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“Me too the dark Fates call;

Their sway is over all,
Captor and captive, prison-house and throne;

I tell of others' lot;

They hear me, heed me not!
Hide, angry Phoebus, hide from me mine own.”


THE touching pathos of thy low sweet voice
Fell on my heart, like dew on wither'd flowers,
And brought such memory of departed hours
As made me weep—yet in my tears rejoice.
For one I loved—now lost to me for ever-
Breathed even so the soul of melody,
And—since that voice has perish'd—never, never,
Till I heard thine, such sounds had greeted me.
E’en now thy tones, recall’d by night and day,
Linger in Memory's echo-haunted cell,
Thrilling sweet agony: nor know I well
Whether to chide them, or to bid them stay.
At times I scarce can bear the pain’d regret
Which they excite—then cry, Oh do not leave me yet!
The soldier's silence, and the matron's tear,-
These are the trappings of the sable bier,
Which time corrupts not, falsehood cannot hide,
Nor folly scorn, nor calumny deride.
And what is writ, is writ!—the guilt and shame,
All eyes have seen them, and all lips may blame;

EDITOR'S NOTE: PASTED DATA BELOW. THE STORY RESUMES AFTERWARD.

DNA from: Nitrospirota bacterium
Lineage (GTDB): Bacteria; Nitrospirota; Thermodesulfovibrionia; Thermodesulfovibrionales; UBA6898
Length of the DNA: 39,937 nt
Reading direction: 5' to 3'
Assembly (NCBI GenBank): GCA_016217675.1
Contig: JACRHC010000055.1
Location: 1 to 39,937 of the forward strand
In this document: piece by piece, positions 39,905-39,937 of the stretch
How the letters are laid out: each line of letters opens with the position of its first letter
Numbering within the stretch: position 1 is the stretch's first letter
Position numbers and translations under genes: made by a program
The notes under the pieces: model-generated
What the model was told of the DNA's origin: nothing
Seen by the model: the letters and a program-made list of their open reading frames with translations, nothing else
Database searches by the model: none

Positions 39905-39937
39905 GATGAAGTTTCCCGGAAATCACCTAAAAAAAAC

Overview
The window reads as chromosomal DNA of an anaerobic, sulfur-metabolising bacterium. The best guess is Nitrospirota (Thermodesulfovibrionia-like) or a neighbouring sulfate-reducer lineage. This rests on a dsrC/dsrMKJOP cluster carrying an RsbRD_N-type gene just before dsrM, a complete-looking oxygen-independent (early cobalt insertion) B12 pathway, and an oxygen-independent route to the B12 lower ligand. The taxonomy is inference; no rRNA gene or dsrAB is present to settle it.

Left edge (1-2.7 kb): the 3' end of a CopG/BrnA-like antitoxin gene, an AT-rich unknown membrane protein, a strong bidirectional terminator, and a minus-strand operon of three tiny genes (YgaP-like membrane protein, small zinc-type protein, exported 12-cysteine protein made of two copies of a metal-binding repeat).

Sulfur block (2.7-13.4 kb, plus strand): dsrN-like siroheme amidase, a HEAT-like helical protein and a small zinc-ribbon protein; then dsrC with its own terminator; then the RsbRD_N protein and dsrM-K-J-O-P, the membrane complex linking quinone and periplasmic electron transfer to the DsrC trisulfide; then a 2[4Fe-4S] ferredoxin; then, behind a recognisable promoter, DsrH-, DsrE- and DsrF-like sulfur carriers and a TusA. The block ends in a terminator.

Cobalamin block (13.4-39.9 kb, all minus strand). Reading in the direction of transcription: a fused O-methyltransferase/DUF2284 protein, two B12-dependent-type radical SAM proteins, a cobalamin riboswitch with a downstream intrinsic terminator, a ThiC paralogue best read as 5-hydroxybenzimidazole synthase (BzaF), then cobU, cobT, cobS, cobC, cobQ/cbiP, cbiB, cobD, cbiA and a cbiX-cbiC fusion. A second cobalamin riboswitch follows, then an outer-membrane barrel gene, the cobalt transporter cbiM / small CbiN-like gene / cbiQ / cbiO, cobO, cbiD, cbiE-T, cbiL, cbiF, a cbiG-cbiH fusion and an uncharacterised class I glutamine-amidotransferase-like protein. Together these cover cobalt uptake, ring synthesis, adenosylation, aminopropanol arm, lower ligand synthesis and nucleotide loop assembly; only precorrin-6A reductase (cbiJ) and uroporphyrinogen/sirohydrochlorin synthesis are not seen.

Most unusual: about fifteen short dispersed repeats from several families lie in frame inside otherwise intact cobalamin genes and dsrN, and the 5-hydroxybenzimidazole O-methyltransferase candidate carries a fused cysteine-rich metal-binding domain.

Where is the record of the wrong that stung,
The charm that tempted, and the grief that wrung?
Let feeble hands, iniquitously just
Rake up the reliques of the sinful dust,
Let ignorance mock the pang it cannot feel,
And Malice brand, what Mercy would conceal ;
It matters not! he died as all would die;
Greece had his earliest song, his latest sigh;
And o'er the shrine, in which that cold heart sleeps,
Glory looks dim, and joyous conquest weeps.
The maids of Athens to the spot shall bring
The freshest roses of the new-born spring,
The Spartan boys their first-won wreath shall bear,
To bloom round Byron's urn, or droop in sadness there!

Farewell, sweet ATHENS ! thou shalt be again
The sceptred Queen of all thine old domain,
Again be blest in all thy varied charms
Of loveliness and valor, arts and arms.
Forget not then, that in thine hour of dread,
While the weak battled, and the guiltless bled,
Though Kings and Courts stood gazing on thy fate,
The bad, to scoff—the better, to debate,


Here, where the soul of youth remembers yet
The smiles and tears which manhood must forget,
In a far land, the honest and the free
Had lips to pray, and hearts to feel, for thee !







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